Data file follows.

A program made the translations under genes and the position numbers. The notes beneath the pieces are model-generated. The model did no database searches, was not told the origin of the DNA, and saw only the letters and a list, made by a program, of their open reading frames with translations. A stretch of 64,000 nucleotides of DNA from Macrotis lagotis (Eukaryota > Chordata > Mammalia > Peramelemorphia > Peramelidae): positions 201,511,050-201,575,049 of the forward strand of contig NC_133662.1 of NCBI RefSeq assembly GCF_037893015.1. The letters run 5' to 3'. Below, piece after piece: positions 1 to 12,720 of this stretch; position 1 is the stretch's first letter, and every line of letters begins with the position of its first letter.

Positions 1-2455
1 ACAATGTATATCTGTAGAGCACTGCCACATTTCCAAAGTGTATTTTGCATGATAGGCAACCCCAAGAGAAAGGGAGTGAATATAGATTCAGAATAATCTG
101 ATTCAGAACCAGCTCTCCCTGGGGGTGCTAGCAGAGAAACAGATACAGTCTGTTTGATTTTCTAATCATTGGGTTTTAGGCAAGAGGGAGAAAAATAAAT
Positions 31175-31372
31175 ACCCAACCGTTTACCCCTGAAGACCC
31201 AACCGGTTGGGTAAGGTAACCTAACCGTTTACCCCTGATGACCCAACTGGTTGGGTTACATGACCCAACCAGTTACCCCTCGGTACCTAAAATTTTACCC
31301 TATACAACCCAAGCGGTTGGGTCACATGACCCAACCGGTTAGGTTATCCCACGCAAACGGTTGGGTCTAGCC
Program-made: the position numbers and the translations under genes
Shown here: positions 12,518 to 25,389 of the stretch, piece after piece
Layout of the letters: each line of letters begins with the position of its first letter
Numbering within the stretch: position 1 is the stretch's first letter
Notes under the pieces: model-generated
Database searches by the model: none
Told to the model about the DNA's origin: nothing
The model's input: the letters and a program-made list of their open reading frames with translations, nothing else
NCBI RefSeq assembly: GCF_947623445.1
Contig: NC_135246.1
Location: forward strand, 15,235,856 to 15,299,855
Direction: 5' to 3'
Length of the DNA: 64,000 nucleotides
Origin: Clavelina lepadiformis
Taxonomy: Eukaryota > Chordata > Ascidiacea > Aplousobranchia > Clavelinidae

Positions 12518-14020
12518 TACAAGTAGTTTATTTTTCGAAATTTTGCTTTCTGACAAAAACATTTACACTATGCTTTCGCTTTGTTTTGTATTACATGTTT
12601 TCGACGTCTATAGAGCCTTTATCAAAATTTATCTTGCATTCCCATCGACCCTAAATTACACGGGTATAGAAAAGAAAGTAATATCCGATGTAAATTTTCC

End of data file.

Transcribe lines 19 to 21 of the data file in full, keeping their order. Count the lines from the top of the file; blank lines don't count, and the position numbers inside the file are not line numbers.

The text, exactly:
Location: forward strand, 15,235,856 to 15,299,855
Direction: 5' to 3'
Length of the DNA: 64,000 nucleotides